Home Insights & Advice How to beat the cybergrinches when festive shopping online

How to beat the cybergrinches when festive shopping online

by Jeff Shiner, CEO of 1Password
15th Dec 21 11:04 am

The Covid pandemic has spurred a surge in online shopping in the UK – with internet sales now making up 26.3 percent of total retail sales, according to the latest data from the Office of National Statistics. This growth comes despite consumers muttering the words ‘supply chain’ and ‘inflation’ whenever they see empty (virtual) shelves and skyrocketing prices on their go-to retail websites.

There’s another worry that shoppers can’t forget about this year: their cybersecurity when stocking up for Winter celebrations or buying gifts online. Hackers are keen observers of the human psyche and view the holiday period as an ideal time to take advantage of vulnerable shoppers’ impulses. The combination of accelerated online traffic from festive promotions, e-commerce newbies who shopped online for the first time during the pandemic, and distracted consumers scouring for deals and available products, is leaving the door open to attacks.

Many of us don’t miss the busy, crowded shops or the long queues and general stress that come with in-person holiday shopping. But when switching to online shopping instead, consumers need to contend with cyber criminals who are manipulating ‘pop-up’ Instagram shopping sites, developing phishing schemes and creating can’t-miss coupons that look too good to be true (and often are).

Here’s how holiday shoppers can avoid the most tempting cyber-traps over the festive period:

Same logins, multiple sites

Shoppers should avoid using the same credentials across different websites, which can lead to breaches. While it might make logging into certain accounts and websites quicker, the more often a password is reused, the greater the chance it can be stolen because hackers have an opportunity to compromise more than one account at the same time.

There’s no compelling reason to keep all your logins in your head or written on a piece of paper that’s stashed in a desk drawer. Rather, shoppers should consider using a password generator or password manager, which will allow them to easily come up with a unique password for each website that they use. Adding another layer of protection to accounts, particularly multi-factor authentication, will also strengthen security hygiene by requiring shoppers to identify themselves using factors other than their email and password.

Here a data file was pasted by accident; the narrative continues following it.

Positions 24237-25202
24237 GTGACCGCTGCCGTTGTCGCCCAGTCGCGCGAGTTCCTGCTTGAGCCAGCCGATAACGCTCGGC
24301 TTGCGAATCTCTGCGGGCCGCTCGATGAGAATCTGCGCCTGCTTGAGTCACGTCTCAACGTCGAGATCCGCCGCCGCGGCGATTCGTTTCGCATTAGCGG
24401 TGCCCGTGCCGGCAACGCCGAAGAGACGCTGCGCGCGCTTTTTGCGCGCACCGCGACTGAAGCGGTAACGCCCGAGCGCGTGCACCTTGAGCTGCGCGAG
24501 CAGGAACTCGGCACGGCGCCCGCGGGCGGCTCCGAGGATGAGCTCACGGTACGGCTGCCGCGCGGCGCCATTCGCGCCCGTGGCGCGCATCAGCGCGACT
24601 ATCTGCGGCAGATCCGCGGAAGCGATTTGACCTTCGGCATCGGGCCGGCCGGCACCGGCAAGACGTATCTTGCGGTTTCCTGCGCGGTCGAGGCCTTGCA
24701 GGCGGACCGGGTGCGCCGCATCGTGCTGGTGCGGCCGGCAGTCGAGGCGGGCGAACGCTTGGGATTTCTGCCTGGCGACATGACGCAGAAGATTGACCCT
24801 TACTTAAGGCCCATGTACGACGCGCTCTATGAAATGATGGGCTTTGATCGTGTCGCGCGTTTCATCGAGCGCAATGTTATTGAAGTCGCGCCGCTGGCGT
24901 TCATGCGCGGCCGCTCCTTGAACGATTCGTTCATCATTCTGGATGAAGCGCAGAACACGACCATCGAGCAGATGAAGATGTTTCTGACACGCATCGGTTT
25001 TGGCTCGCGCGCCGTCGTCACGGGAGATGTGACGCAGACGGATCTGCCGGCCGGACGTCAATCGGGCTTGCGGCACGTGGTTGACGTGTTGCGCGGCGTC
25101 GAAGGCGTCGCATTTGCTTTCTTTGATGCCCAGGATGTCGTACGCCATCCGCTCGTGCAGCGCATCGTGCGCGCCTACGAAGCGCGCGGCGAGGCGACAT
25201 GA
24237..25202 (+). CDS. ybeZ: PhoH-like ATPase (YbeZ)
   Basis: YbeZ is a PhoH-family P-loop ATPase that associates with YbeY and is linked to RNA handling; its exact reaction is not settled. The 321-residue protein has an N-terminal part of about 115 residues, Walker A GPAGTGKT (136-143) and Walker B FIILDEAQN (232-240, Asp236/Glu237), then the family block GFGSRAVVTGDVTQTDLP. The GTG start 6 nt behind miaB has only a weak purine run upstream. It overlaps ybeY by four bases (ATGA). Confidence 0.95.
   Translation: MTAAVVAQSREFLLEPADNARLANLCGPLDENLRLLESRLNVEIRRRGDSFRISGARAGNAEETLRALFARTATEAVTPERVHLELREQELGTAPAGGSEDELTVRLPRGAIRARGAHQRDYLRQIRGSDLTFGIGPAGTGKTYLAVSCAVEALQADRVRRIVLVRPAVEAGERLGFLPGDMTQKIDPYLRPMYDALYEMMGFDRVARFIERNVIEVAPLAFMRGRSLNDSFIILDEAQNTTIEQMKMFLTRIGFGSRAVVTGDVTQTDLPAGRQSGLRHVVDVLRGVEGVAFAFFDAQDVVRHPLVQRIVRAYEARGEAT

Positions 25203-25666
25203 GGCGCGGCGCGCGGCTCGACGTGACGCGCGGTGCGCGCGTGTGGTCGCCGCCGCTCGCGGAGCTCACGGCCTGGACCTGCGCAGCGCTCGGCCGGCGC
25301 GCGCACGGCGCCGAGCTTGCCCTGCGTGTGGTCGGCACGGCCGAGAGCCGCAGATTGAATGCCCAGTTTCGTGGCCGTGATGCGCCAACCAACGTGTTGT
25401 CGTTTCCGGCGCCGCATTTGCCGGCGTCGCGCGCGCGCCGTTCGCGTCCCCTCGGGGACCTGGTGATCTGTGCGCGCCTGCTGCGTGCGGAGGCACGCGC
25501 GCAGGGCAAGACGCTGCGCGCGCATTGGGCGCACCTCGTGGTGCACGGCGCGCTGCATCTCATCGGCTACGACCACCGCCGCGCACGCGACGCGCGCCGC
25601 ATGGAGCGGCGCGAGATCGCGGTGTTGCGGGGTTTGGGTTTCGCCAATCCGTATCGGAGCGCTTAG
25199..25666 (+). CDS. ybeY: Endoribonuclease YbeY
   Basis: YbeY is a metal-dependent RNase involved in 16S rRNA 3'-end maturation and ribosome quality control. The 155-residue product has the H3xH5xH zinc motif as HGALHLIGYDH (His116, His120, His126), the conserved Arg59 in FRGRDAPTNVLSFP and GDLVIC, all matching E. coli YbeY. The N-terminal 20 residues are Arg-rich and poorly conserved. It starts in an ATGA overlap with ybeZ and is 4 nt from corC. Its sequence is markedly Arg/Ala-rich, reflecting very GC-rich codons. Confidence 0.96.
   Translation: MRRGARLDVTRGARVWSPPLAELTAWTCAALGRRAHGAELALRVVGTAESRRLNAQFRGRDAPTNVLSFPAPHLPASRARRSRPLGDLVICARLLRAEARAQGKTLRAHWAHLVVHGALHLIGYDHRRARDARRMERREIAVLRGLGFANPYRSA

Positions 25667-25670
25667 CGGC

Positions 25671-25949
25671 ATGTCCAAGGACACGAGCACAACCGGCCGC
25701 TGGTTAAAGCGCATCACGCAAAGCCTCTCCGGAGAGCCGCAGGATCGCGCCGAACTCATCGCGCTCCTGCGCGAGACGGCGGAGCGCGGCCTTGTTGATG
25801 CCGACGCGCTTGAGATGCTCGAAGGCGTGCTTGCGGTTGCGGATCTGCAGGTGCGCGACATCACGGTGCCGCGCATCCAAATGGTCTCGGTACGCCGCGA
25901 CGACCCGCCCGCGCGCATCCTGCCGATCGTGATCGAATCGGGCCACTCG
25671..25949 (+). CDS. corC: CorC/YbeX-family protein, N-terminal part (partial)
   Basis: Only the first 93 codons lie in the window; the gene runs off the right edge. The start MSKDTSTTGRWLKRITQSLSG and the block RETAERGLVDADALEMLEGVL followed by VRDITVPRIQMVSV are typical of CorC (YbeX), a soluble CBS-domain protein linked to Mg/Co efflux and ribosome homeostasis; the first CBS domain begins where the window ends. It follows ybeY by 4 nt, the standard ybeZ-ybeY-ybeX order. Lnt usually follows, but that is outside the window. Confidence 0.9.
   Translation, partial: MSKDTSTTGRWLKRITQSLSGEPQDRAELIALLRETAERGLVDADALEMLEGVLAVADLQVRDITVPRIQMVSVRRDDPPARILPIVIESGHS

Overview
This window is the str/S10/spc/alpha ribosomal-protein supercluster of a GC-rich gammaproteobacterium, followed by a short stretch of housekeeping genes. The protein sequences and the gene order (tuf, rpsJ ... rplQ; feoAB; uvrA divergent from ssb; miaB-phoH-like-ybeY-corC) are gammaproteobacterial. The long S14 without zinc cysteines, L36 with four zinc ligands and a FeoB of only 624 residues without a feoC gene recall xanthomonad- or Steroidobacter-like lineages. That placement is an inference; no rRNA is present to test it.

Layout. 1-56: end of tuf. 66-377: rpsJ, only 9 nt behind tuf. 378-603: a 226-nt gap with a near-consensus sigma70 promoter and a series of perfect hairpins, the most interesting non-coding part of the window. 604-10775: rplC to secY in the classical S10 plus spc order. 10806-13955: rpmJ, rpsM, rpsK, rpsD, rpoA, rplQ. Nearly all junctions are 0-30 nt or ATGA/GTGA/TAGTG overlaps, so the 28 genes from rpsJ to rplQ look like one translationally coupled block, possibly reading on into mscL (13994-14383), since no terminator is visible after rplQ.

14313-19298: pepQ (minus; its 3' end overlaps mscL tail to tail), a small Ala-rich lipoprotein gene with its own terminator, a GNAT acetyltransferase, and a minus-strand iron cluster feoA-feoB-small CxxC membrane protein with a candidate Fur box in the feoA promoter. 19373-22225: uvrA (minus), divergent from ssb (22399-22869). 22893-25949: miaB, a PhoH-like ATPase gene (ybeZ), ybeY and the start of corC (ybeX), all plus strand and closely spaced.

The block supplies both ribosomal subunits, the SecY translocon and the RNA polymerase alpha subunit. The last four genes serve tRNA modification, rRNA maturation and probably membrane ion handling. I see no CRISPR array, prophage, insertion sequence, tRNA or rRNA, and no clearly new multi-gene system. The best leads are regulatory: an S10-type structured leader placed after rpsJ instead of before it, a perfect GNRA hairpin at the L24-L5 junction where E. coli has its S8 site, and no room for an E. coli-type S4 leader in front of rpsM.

Don’t let sales get in the way of security

When purchasing gifts, goods, and services online, shoppers should take time to evaluate the legitimacy of an unfamiliar website or they could get more than they bargained for, including losing control of their personal data.

Tell-tale signs that shoppers should look out for before disclosing their credentials online include unusual URLs, poor grammar or misspelled words, and unfamiliar company logos or fonts. A useful piece of advice is that any secure website that you buy from should have a padlock icon in the browser’s address bar.

Ignore phishy emails

The number of phishing attacks has more than doubled since early 2020, according to the global Anti-Phishing Working Group. While purchases from ‘legitimate’ websites such as Amazon, Tesco and Argos are often safe, shoppers can’t let their guards down when it comes to phishing scams. For instance, if an email arrives from Amazon informing you about an issue with your payment card, it’s crucial to verify that the email is genuinely from Amazon.

Become a shopping sceptic when confronted with unsolicited coupons or deals, especially if they come from unfamiliar websites. Knowing that shoppers are racing for deals, hackers are unleashing phishing schemes that force victims into thinking they will miss out unless they act immediately. Instead, shoppers should slow down and think about the ‘deal’ at hand before giving up any personal credentials or clicking any links or attachments.

Online holiday shopping may be fast, convenient and doesn’t require searching for a parking space, but it’s becoming much more precarious. While concerns around inflation and supply chain bottlenecks are real, we can avoid adding cybersecurity issues to the mix by carefully considering the websites that we use and the emails we receive.

Steering clear of the annual traps mentioned above can help prevent hackers from receiving their big year-end bonuses. Those few extra minutes spent verifying an email or website, or creating a more secure password, will help shoppers avoid the post-holiday blues caused by stolen credentials.

About the author

Jeff Shiner is CEO and Chairman of the Board for 1Password, the world’s leading password and secrets management company. 1Password protects more than than 100,000 business customers worldwide, including IBM, Slack, PagerDuty, WealthSimple and Gitlab. Shiner previously held leadership roles at Rosetta and IBM Canada.


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